Why I Won’t Be Watching “Finding Dory”


OK. I just felt the need to write this down:

Ever since Finding Dory was announced, this is how I’ve felt about the movie:


The reasons why are:

Andrew Stanton isn’t passionate about the movie.

From “Finding Dory” Director Gets Honest:

“There was polite inquiry from Disney [about a Finding Nemo sequel],” says Stanton, also a vice president at Pixar. “I was always ‘No sequels, no sequels.’ But I had to get on board from a VP standpoint. [Sequels] are part of the necessity of our staying afloat, but we don’t want to have to go there for those reasons. We want to go there creatively, so we said [to Disney], ‘Can you give us the timeline about when we release them? Because we’d like to release something we actually want to make, and we might not come up with it the year you want it.’”

It is stories that saved my life.

And so, when I hear that a storyteller is making something because their boss says so, not because they want to, that upsets me.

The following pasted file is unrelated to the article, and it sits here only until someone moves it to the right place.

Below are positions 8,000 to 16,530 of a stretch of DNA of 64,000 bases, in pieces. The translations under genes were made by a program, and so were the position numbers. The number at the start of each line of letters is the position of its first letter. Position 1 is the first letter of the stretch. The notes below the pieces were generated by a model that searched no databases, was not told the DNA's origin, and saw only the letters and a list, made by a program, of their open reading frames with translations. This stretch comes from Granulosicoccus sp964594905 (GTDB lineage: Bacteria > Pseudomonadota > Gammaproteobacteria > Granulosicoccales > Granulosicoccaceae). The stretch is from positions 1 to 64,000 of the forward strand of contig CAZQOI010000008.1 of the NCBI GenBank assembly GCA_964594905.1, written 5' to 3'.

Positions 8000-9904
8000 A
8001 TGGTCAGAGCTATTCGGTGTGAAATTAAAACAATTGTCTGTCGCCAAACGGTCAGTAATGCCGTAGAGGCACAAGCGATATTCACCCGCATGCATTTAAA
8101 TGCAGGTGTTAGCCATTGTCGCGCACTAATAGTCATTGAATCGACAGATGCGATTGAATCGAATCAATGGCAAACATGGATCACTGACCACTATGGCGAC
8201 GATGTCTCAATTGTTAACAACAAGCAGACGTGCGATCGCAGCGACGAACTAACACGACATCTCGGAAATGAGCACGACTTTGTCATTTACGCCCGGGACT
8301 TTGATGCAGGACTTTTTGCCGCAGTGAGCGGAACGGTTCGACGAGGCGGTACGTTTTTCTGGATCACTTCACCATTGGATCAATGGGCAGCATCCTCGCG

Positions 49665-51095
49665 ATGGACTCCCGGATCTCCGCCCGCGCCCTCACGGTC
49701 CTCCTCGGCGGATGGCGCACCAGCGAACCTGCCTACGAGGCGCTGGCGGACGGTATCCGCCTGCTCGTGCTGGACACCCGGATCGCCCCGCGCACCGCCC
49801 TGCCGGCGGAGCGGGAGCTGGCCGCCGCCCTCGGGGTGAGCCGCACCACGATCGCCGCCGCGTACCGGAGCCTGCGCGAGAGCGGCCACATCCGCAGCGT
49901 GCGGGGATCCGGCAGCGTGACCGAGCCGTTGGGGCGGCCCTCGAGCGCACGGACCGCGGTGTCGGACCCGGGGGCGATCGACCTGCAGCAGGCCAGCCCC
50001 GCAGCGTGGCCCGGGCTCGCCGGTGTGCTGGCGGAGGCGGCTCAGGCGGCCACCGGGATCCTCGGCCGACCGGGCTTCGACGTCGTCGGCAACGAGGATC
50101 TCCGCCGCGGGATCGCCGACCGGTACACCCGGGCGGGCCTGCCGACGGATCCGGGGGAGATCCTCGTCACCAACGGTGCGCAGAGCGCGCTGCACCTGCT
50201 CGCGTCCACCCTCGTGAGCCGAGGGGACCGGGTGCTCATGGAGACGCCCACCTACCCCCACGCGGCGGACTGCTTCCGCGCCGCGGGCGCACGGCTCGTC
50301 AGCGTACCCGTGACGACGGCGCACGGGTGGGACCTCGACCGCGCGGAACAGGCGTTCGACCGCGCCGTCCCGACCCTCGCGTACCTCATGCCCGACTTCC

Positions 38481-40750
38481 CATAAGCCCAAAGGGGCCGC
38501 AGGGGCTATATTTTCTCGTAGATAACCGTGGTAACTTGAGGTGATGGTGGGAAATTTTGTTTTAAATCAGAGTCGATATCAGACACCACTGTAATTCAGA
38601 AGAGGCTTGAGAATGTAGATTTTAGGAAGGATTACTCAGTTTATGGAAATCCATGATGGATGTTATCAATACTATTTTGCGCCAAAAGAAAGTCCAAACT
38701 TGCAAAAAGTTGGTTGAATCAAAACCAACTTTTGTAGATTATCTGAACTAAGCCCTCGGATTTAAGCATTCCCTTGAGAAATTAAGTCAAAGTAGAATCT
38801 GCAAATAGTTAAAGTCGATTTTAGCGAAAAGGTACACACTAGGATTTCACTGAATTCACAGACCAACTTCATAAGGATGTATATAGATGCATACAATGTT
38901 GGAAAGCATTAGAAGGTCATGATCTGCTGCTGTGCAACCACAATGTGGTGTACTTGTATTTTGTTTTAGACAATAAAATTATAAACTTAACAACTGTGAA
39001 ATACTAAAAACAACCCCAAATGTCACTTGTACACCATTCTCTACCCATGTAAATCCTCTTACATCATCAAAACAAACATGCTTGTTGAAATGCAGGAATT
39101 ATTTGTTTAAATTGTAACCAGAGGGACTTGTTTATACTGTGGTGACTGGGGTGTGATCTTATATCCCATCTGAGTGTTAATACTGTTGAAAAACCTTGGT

During the making of Finding Dory, I imagine Disney doing this to Pixar:

If I want a message, I’ll check my voicemail.

Since the second trailer came out, there has been speculation that Finding Dory will feature a lesbian couple.

For example: Does ‘Finding Dory’ Feature Pixar’s First Lesbian Couple?


Now: I have no issue with gay people or gay couples.

What I have an issue with is being preached to.

And that’s what I feel a shot like that one is doing: Telling me that I have to accept a reality that I already accept: The reality that there are gay people who are in relationships.

If my suspicions are correct, these two women are in the movie for no other reason than so that, basically, Pixar can point to them and go “Look! Lesbians!”

Which I find insulting.

It’s like, with this blink-and-you’ll-miss-it shot of two women with a baby carriage, Pixar is going “OK. We can cross ‘Include gay people’ off our to-do list. That’ll get GLAAD off our back.”

Sia’s cover of Nat ‘King’ Cole’s “Unforgettable” that, I’m guessing, will be played during end credits.

Listen to this:

Then listen to this:

“It’s a joke. It’s all a joke.”

And, finally:

The movie just doesn’t look good.

Nothing in all the trailers made me laugh, think, or want to know more.

Finding Nemo doesn’t need a sequel.

So why does it have one? Money.


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